In My Garden – February 2021

In My Garden – February 2021

Well, it is still February although admittedly near the end. My In My Garden – March 2021 post will not be too far behind. Spring is finally just starting to show its face around here. It has been an unusually cold winter for these parts, although not nearly as cold as those poor souls in the southeastern part of the U.S. Still, it has delayed the emergence of spring by a few weeks.

I spent the early part of February packing and moving into our second home in Oakland (see the March version of In My Kitchen, which is yet to be posted). So I didn’t spend much time in my Fort Bragg garden. In Oakland, which is over 3 hours south of here, spring has definitely sprung. The tulip magnolias are blooming and folks are walking around in the shirt sleeves. Not so here, we are still bundled up.

There are, however, some first signs of spring.

The pollinator garden has early daffodils.

Pollinator Garden - Feb. 2021

Pollinator Garden – Feb. 2021

Following is a picture of the front garden. Remember from an earlier post we decided to seed the front garden with barley seeds. The tip came from what they used on the dunes in San Francisco when they created Golden Gate Park. Our soil in the front is mostly sand and of very poor quality. Anyway, the barley has quite successfully seeded itself. We’ll have to see what happens later in the season.

Front Garden - Feb. 2021

Front Garden – Feb. 2021
Barley is emerging

In the vegetable garden the cabbages are heading up and the baby kale looks very healthy.

Cabbage heading up

Cabbage heading up

Baby kale

Baby kale

I was going to compare this year’s garden to the same time last year but, it seems I never got around to writing one in February of 2020. Who knew at that time that we were on the brink of a major pandemic.

Be well everyone, get your vaccine when it is available, practice masking and social distancing. Things are looking brighter but it is not over yet. We need to look after each other.

In My Garden – December 2020 to January 2021

In My Garden – December 2020 to January 2021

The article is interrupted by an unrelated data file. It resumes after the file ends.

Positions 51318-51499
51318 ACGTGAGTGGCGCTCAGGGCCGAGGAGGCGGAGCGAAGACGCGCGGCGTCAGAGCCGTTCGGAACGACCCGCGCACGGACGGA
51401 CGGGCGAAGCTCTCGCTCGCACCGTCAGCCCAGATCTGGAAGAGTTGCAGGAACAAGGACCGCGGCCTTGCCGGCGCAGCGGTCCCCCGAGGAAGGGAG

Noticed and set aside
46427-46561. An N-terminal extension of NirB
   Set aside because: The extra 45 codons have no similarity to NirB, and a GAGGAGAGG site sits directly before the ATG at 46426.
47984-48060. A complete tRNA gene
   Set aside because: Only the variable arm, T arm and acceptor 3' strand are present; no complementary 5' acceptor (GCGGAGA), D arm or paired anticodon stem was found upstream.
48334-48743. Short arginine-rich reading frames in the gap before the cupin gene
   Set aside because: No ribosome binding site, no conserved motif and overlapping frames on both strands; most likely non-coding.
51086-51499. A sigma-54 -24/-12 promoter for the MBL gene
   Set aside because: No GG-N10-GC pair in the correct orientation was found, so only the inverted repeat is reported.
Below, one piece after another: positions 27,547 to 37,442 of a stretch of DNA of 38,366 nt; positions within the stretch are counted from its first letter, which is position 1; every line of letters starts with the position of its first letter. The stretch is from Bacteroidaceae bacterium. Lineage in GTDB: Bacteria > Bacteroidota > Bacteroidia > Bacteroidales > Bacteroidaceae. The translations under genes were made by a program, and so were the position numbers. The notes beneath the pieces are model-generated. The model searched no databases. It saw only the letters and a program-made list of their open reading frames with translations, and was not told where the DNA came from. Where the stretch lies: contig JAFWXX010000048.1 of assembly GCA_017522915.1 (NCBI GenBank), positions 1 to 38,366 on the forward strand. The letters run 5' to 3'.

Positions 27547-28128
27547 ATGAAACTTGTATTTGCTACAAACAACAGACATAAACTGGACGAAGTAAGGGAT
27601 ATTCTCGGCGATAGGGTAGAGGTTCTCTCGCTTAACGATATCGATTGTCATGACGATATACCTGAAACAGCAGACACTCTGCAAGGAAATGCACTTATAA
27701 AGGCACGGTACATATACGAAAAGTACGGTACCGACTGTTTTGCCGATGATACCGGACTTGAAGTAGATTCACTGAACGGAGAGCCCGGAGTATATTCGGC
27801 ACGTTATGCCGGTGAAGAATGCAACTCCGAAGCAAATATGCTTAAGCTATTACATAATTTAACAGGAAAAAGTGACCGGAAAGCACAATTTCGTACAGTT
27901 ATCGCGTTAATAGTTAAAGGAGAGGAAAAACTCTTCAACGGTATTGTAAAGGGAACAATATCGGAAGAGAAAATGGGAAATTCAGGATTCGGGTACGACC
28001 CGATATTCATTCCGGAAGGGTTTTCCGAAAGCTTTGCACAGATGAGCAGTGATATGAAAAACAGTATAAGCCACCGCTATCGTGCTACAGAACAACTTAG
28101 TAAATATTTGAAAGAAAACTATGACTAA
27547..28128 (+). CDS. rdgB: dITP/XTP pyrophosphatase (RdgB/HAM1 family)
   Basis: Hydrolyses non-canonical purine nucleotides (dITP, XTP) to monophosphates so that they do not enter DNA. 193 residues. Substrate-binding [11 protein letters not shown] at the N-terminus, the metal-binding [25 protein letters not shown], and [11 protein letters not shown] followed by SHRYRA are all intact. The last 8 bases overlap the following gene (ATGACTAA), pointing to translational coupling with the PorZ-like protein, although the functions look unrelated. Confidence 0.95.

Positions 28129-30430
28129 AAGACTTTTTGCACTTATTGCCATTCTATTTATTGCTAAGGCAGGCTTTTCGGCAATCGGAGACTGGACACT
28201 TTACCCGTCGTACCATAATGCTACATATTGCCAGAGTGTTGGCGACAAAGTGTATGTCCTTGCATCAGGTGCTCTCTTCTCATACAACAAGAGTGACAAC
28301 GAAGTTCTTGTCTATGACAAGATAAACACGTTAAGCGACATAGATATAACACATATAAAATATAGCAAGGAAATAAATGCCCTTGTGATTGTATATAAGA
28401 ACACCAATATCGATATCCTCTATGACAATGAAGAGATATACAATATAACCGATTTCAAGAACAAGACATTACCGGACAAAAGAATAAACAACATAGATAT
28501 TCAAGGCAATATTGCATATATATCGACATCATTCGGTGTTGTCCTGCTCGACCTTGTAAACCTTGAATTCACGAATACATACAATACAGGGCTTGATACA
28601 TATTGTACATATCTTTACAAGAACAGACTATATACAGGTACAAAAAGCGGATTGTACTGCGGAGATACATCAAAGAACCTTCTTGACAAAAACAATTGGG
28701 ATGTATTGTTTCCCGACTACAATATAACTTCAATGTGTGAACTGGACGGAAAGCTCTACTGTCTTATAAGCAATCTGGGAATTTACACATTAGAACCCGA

This post covers December as well as part of January. It’s winter here on the N CA coast and things are definitely taking a rest, it’s wet out so I have been avoiding stepping on the soggy ground or doing any digging. I have ordered some poppies to plant and they will be arriving later this month, so I will need to get out there to get them into the ground. Meanwhile things look a little sad except for the vegetable garden which is producing lots of healthy greens.

The Aussies love this time of year because it is cooler and they can run around without getting too overheated, not to mention all the puddles to jump in.

Most plants are sleeping, waiting for warmer weather. I cut back the spring and summer blooming perennials so the garden is looking a bit empty.

This time of year slugs are a big issue…and big is the word. We have banana slugs here and they can actually grow to the size of a small banana. I have to keep a close watch on things and check the garden each day for signs of damage.

A few things are still blooming and/or starting to bloom.

The Cuphea is in bloom all year.

The rain has brought mushrooms, lots of mushrooms of infinite variety.

Some of them are huge! I don’t know enough about them to name the species so I won’t be eating any of them.

At the end of this month I will plant more lettuce and a row of snap peas.

With the storms the ocean has been wild, we’ve had big waves and I am enjoying walking on the bluff and ocean trails to view them.

I climbed to the top of a small sand dune to take this one and was almost swamped.

I hope you are staying well. The end is in site with the roll out of the vaccine. I personally can’t wait to get back to a restaurant and the gym, not to mention gathering with friends. This has been a long period of isolation. I was ever so happy to see the end of 2020.

Happy New Year!

In My Garden – November 2020

In My Garden – November 2020

My garden has been my refuge these past few months, weeks and days. We are now past one election hurdle; I suspect there are many more to come.